SP: Of course I knew it was coming! It happens to all of us! They got me with buckets of ice water! I remember it being a pretty hot day so it felt like a nice cool off!
CF: Now you have mentioned some quarter horse races you rode early on in your career. Have you rode in many thoroughbred races as well and which go you prefer?
SP: Yes, I started out with quarter horses and have stayed there! I enjoy both breeds and have worked for Steve Asmussen exercise riding for him for a few years but I really just enjoy galloping/working TB’s more than racing them. I have only raced a handful of TB races and have just 1 TB win.
CF: Now with the speed you come out of the gate in these quarter horse races does the thought of injury ever cross your mind?
SP: Not at all, obviously, no one wants to get injured but it’s not a matter of if but when and how badly. You can get hurt any day in any occupation just by operating a vehicle, cars kill people more often than horses. We can’t live life in a plastic bubble, you have to be willing to take a chance that at any moment your life can change and must make the most of what you can, while you can!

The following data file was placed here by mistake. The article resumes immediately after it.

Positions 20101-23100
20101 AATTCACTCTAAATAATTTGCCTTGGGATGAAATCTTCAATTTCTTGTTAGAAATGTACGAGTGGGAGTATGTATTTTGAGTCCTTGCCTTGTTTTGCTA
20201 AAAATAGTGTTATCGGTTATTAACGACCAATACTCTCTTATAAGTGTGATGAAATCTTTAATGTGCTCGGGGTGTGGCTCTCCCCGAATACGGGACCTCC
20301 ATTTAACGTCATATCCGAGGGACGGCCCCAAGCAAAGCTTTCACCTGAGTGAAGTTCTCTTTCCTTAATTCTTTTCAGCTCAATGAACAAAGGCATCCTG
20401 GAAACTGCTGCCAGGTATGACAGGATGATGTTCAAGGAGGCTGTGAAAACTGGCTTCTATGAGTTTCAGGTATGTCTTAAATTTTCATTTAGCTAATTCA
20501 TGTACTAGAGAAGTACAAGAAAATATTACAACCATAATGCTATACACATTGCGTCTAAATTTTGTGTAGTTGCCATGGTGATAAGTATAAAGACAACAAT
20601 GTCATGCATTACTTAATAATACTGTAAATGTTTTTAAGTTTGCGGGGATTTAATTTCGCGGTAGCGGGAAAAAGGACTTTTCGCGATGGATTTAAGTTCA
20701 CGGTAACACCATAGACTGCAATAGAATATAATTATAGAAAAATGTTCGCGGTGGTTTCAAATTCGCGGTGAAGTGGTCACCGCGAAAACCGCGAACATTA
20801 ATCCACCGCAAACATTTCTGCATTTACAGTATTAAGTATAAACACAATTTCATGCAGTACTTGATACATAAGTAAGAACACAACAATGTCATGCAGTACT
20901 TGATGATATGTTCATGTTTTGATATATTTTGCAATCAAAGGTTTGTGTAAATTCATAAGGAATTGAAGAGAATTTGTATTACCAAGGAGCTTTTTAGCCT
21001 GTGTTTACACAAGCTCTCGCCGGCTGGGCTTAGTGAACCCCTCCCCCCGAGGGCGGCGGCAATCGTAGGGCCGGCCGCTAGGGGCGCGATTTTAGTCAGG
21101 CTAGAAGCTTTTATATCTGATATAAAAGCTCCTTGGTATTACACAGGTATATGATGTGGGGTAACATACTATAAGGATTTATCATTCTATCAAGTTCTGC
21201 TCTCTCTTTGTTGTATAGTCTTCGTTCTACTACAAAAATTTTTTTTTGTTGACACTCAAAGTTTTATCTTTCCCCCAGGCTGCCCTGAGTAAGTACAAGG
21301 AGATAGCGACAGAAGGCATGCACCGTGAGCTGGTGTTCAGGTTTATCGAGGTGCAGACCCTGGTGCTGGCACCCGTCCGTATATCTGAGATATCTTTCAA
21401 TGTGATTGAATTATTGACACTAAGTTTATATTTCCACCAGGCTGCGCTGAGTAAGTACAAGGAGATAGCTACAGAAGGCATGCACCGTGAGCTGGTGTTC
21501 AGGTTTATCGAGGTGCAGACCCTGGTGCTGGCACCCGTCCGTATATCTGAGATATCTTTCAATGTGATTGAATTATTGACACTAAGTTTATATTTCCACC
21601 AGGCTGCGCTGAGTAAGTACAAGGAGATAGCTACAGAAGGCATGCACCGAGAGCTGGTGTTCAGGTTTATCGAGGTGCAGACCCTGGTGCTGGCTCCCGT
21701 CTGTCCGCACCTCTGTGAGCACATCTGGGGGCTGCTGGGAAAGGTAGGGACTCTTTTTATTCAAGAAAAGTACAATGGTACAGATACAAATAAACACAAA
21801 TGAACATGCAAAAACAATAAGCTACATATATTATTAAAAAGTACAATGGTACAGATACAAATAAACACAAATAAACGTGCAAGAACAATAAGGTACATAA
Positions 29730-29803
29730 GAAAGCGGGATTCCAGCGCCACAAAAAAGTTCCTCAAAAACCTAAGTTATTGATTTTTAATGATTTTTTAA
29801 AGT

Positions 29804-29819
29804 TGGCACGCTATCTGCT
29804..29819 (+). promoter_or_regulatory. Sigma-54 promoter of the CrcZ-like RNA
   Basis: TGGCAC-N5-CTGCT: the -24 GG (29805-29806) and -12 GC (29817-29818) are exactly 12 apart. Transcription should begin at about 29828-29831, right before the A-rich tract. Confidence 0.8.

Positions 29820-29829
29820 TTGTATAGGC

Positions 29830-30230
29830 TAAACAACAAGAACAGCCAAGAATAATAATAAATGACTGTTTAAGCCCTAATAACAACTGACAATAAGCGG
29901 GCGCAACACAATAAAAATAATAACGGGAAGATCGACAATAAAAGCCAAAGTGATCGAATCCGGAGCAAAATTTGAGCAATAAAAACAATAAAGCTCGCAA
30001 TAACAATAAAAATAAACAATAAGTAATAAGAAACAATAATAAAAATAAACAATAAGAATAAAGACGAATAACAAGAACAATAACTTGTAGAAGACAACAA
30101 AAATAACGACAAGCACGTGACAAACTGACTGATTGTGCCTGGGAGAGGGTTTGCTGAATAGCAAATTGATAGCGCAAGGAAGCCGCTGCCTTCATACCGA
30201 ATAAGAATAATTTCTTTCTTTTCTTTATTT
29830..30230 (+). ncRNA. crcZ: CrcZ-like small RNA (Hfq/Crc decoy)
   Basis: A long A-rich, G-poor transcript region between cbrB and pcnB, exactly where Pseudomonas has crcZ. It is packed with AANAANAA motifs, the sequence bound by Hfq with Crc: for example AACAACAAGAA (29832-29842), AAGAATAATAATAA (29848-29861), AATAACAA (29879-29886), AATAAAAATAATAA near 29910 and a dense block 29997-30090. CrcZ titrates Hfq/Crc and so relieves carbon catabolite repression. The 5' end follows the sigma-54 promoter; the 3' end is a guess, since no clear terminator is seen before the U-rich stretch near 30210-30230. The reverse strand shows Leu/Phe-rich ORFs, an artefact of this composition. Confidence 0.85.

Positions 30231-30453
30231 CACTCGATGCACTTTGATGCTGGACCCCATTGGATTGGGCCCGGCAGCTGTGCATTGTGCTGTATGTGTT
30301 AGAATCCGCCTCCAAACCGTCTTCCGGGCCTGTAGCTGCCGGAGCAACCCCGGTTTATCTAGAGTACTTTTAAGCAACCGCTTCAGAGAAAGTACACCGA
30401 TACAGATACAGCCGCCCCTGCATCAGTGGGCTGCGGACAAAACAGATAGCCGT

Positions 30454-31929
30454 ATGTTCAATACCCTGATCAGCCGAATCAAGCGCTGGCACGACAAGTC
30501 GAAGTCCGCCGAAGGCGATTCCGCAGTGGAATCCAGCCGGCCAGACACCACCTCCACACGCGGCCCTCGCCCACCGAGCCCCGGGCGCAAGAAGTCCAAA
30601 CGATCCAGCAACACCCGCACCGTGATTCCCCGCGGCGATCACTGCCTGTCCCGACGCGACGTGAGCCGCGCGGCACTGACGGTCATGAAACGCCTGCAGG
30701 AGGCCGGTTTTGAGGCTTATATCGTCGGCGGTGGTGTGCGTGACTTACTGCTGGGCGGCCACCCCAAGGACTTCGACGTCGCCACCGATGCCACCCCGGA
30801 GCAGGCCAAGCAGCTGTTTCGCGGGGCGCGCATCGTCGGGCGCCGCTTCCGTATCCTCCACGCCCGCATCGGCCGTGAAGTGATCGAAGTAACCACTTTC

CF: So I have never been to Remington Park. Tell me a bit about the track. Do they get good crowds for the races?
SP: Remington Park is beautiful! It’s right in in the Oklahoma City metro and free admission. It gets a pretty decent crowd on larger races days, I would definitely say the Quarter Horse meet gets a bigger turn out in the spring.
CF: So what is a typical day like for you on a race day?
SP: I gallop at the track in the morning, head home and take a nap, wake up and head to the gym to do something light and stretch in the sauna some, and head to the races!
FOTH: Now what are some things you like to do when your away from the racetrack?
SP: I sleep quite a bit to rest and recover! I enjoy seeing movies and going to the gym, hanging out with friends and family!
FOTH: Now horse racing has taken quite a few bad hits lately. What are some ideas we could do as a horse racing industry to change that?
SP: I don’t speak on things I don’t know the whole story about and there are two sides to every story. People have their reasons for being angry at the sport and vice versa! Every sport has its light side and dark sides.
FOTH: So are there any other female jockeys out at Remington Park these days?
SP: Yes! During the quarter horse meet we have Nakia Ramirez and Justine Klabier!